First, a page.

For relief of acute attacks of angina, sublingual 
             isosorbide dinitrate is effective in doses ranging from 
             2.5-10 mg.
             
             In long term management of ischaemic heart disease (with 
             or without cardiac failure) the oral dose range may vary 
             from 30-160 mg/day.
             
             If necessary, it may be further increased to about 240 
             mg/day.  By the intravenous route 2-10 mg/hour can be 
             infused.
       4.2.2 Children
             Dosage not established.
     4.3 Contraindications
       Hypersensitivity to isosorbide dinitrate.
       Pre-existing methaemoglobinaemia.
       Marked anaemia.
       Head trauma, cerebral haemorrhage.
       
       Precautions: Hypotension; Glaucoma.
    5. ROUTES OF ENTRY
     5.1 Oral
       Oral entry and absorption through gastro-intestinal tract is 

       the most frequent route of intoxication.  Absorption can occur 
       sublingually.  
     5.2 Inhalation
       No data available.
     5.3 Dermal
       A preliminary report of experience with isosorbide dinitrate 
       cream is available (Reynolds, 1989).
     5.4 Eye
       Not relevant.
     5.5 Parenteral
       Intoxication may occur in patients treated with intravenous 
       isosorbide dinitrate.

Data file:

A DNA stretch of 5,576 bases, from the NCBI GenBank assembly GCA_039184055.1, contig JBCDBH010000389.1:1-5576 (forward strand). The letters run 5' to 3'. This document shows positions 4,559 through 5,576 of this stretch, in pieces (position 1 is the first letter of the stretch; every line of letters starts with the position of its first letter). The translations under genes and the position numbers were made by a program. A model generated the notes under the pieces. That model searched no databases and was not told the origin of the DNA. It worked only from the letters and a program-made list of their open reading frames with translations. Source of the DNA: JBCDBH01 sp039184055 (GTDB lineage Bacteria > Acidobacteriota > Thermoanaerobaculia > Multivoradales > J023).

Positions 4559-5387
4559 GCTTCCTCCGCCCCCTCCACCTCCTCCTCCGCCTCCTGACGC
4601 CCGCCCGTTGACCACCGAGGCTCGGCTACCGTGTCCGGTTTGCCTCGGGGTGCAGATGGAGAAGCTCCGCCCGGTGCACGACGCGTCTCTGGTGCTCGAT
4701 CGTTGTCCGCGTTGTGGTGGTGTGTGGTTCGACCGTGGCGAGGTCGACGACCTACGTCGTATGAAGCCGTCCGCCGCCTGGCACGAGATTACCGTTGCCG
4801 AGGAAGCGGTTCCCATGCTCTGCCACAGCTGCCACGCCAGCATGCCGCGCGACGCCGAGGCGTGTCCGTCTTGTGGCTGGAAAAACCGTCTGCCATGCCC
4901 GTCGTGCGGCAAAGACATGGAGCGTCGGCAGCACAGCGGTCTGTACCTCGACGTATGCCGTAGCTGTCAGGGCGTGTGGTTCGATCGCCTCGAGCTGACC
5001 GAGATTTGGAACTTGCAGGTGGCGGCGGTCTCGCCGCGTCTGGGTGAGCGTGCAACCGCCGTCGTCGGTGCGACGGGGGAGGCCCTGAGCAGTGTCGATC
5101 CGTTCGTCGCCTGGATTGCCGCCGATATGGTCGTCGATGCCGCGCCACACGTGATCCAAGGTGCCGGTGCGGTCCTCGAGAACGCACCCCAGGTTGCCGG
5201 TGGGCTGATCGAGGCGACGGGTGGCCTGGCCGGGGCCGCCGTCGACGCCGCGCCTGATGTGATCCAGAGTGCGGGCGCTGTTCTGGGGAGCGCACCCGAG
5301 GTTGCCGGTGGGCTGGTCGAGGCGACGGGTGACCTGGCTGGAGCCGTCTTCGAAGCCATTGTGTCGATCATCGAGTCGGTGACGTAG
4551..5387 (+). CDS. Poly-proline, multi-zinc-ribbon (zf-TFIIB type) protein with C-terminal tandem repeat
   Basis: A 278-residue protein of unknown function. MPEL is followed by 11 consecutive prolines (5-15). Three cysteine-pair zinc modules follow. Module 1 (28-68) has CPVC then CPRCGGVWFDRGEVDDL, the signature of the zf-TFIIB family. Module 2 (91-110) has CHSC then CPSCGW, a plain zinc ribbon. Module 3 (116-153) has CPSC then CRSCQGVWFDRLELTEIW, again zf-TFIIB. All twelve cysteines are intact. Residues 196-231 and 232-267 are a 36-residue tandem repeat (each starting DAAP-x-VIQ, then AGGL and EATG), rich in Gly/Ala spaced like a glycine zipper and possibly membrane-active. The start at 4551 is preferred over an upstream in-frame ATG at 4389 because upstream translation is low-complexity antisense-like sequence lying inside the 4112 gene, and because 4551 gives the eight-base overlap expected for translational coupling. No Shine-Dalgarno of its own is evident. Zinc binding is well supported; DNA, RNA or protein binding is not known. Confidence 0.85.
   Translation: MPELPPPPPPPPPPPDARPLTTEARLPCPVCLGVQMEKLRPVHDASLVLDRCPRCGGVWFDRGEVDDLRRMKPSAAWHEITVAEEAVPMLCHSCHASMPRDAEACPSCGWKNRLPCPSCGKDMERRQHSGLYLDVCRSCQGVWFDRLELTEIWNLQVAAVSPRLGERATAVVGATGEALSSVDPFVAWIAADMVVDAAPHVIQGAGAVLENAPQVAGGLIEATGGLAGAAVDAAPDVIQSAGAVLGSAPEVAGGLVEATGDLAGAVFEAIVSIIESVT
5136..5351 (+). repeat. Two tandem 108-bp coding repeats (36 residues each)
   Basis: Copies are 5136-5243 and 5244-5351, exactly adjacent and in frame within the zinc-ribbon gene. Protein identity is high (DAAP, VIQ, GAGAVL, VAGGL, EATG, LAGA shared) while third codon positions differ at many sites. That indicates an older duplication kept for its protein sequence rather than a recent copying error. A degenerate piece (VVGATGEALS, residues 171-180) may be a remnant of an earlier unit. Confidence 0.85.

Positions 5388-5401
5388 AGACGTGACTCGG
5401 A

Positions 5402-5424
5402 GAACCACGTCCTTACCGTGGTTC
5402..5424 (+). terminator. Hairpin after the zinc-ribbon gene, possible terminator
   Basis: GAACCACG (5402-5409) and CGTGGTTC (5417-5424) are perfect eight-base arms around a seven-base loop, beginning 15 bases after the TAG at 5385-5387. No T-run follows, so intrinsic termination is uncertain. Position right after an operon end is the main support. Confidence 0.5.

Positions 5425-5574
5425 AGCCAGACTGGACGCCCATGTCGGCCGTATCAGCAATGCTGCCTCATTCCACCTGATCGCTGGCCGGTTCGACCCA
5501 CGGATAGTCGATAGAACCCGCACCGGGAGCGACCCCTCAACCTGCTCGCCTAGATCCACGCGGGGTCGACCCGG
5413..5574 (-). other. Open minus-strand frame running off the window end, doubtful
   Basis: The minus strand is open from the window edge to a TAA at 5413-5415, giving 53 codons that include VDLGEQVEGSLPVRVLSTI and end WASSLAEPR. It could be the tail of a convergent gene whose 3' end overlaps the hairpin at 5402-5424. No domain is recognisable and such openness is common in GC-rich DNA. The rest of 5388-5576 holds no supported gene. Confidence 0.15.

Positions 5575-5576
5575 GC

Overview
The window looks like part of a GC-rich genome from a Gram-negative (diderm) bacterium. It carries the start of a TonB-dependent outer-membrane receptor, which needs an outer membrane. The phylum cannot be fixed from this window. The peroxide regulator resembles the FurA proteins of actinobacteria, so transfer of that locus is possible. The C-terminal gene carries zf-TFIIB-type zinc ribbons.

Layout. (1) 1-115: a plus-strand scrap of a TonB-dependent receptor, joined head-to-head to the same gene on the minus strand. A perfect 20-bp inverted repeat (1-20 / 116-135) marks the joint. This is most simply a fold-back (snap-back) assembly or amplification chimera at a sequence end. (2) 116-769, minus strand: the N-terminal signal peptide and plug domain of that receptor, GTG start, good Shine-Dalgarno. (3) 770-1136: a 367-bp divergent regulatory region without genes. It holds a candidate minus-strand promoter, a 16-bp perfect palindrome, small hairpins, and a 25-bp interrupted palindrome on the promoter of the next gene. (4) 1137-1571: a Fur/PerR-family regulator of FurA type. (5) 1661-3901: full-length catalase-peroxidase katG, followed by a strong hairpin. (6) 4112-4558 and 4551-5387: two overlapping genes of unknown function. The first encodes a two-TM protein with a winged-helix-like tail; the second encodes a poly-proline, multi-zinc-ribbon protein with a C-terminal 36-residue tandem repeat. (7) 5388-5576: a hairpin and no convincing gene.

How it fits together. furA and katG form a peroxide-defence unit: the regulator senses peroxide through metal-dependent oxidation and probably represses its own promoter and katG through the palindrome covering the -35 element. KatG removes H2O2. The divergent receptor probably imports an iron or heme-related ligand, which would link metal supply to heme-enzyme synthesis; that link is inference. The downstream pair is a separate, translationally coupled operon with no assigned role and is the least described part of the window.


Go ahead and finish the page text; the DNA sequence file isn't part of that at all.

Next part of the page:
5.6 Other
       Unknown.
    6. KINETICS
     6.1 Absorption by route of exposure
       Oral 
                 
       Isosorbide  dinitrate is readily absorbed from the oral mucosa 
       and has a short duration of action.  Following oral 
       administration it is well absorbed from the gastrointestinal 
       tract.  In view of its first pass effect and short plasma half 
       life, slow release formulations are available.  Sublingual 
       administration produces maximal concentration of the drug in 
       plasma within 6 minutes. (Gossellin et al, 1984).
             
       Dermal       
       
       Isosorbide dinitrate is also absorbed through the skin from an 
       ointment base (Reynolds, 1989).
       
       The bioavailability of isosorbide dinitrate is about 29% 
       following oral or sublingual dosing (Reynolds, 1989).
     6.2 Distribution by route of exposure
       No data available.
     6.3 Biological half-life by route of exposure
       The terminal elimination half-life of isosorbide dinitrate is 
       54.7 minutes, 48.8 minutes and 47.7 minutes respectively 
       following IV injection, sublingual and oral administration